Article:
The gender equality gap in the technology sector is well documented. Research has shown that women occupy only 22% of all technical positions on European companies, while the share of funding is raised by women-only teams has fallen from 3% to 1% since 2018.
The problem occurs at every level of the industry. a Poll 2022 by Web Summit showed that 67% of women in tech feel unfairly paid compared to their male peers.
Despite this pessimistic view, technology can also be a means of closing the gender equality gap.
That is the mission of acclaimed gender economist and former Global 500 global executive, Katica Roy, who will be speaking at TNW València on March 31.
For Roy, the work has personal roots. When she returned to work after maternity leave, she herself experienced wage inequality. She decided to come up with her own solution. In 2017 she founded Pipeline equitya SaaS company focused on improving intersectional gender equality in the workplace.
Pipeline Equity’s award-winning HR analytics platform leverages AI and cloud computing to help companies turn their DEI commitments into daily actions, improving inclusion and equity by 70% in three months.
“Interestingly, we found in the marketplace that 96% of CEOs see equity as their top priority, but only 22% of employees see it regularly shared and measured,” Roy tells TNW. “So you have a 74% gap between employer branding and the actual employee experience. That is what we want to close.”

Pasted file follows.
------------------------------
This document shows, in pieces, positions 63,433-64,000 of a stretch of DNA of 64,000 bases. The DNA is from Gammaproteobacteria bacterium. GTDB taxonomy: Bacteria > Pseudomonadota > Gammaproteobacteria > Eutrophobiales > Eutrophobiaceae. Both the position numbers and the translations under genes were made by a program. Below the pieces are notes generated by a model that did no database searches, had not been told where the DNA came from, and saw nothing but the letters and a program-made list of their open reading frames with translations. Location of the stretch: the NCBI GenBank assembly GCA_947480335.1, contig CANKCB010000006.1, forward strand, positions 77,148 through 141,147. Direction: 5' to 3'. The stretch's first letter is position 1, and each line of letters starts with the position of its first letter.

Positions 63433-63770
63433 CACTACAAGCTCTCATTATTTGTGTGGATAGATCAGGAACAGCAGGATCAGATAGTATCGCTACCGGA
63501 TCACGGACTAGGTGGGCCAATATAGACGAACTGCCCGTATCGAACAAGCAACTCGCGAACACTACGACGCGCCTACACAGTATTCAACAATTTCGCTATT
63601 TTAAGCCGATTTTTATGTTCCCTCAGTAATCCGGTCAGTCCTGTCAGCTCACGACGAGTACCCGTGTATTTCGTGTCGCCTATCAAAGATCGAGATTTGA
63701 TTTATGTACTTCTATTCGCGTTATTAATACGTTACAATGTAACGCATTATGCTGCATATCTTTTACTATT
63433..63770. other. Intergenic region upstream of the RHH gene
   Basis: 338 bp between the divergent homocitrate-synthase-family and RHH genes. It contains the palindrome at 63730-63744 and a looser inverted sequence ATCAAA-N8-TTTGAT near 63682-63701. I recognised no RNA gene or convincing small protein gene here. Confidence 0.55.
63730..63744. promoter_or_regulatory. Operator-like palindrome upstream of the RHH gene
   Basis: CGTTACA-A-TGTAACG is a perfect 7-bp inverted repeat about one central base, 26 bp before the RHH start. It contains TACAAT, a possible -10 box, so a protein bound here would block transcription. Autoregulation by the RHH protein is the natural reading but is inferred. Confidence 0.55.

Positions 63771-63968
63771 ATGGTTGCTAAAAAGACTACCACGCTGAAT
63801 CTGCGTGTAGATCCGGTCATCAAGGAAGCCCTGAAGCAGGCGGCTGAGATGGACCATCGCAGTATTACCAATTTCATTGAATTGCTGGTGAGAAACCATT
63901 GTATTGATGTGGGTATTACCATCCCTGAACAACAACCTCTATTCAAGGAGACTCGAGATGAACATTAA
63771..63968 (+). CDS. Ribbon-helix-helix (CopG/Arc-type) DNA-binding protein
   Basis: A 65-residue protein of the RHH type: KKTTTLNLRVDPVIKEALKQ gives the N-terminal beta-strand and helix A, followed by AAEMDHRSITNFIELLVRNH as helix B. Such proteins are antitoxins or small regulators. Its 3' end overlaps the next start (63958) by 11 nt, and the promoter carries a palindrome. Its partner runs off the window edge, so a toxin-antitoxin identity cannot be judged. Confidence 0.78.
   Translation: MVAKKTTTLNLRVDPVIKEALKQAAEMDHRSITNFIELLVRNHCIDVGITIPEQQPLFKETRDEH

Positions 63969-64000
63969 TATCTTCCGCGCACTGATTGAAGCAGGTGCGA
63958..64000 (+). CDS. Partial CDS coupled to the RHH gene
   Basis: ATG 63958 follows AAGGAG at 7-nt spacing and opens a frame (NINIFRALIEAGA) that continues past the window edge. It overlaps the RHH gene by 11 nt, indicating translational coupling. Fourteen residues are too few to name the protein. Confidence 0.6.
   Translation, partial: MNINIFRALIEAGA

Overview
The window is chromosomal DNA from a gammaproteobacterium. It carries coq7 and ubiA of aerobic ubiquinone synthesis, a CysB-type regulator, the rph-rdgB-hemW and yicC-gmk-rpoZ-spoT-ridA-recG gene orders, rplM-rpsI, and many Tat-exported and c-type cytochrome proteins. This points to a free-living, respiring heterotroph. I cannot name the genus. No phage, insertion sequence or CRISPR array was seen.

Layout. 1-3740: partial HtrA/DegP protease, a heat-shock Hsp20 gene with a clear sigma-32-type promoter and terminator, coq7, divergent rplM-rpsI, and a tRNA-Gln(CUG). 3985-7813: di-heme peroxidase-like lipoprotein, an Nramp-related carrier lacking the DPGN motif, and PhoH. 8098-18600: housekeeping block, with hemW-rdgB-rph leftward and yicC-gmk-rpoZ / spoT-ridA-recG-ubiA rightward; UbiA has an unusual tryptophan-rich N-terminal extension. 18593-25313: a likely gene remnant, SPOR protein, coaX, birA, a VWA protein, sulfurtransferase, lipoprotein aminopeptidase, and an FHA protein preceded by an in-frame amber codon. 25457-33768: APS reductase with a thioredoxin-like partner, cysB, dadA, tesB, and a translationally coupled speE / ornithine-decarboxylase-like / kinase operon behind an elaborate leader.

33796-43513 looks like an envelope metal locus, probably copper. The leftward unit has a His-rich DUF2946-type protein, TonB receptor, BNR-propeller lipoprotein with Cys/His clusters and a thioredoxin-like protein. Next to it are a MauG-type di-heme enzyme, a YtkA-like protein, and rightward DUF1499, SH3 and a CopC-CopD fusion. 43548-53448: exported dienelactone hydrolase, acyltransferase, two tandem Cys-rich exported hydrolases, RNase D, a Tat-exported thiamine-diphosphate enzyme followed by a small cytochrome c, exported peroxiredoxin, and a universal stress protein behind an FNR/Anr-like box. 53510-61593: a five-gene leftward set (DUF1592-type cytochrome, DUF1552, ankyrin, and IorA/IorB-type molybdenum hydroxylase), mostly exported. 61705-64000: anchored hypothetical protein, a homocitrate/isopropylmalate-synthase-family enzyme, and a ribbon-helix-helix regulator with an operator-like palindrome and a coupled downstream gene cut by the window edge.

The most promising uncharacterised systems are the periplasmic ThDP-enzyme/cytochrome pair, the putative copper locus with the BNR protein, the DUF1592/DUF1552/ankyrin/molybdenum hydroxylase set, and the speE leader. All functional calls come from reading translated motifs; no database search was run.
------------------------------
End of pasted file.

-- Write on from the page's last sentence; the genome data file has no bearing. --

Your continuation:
Equally interesting, the original research behind Pipeline Equity found that for every 10% increase in intersectional gender equality among 4,000 companies in 29 countries, there is a 1% to 2% increase in revenue. “Equity is not only the right thing to do, but also a huge economic opportunity,” says Roy. More precisely, that could add economic opportunity $12 trillion to global GDP.
In fact, the economic returns of stocks are higher during a recession than during normal times, she explains. This means that companies that put equities at the center of their crisis management in uncertain times can achieve double the returns.
But despite the social and economic benefits of gender equality, Roy believes there are two things companies are doing wrong: focusing on programmatic rather than systemic change, and focusing on “fixing” women rather than fixing the system.
She argues that it is “critical” for us and our global economy to establish justice by phasing out our prejudices using AI.
“With a system that is fair by design, we have the opportunity to really facilitate fairness throughout our lives. The question is not whether we can achieve fairness through technology. It’s about whether we choose to. Because it is within our reach to make this happen.”
Katica Roy will speak at TNW València, which will take place at the end of March. If you want to join the event, we have something special for our loyal readers. Use the promo code TNWVAL30 and get 30% off your business conference pass for Applied Sciences Valencia.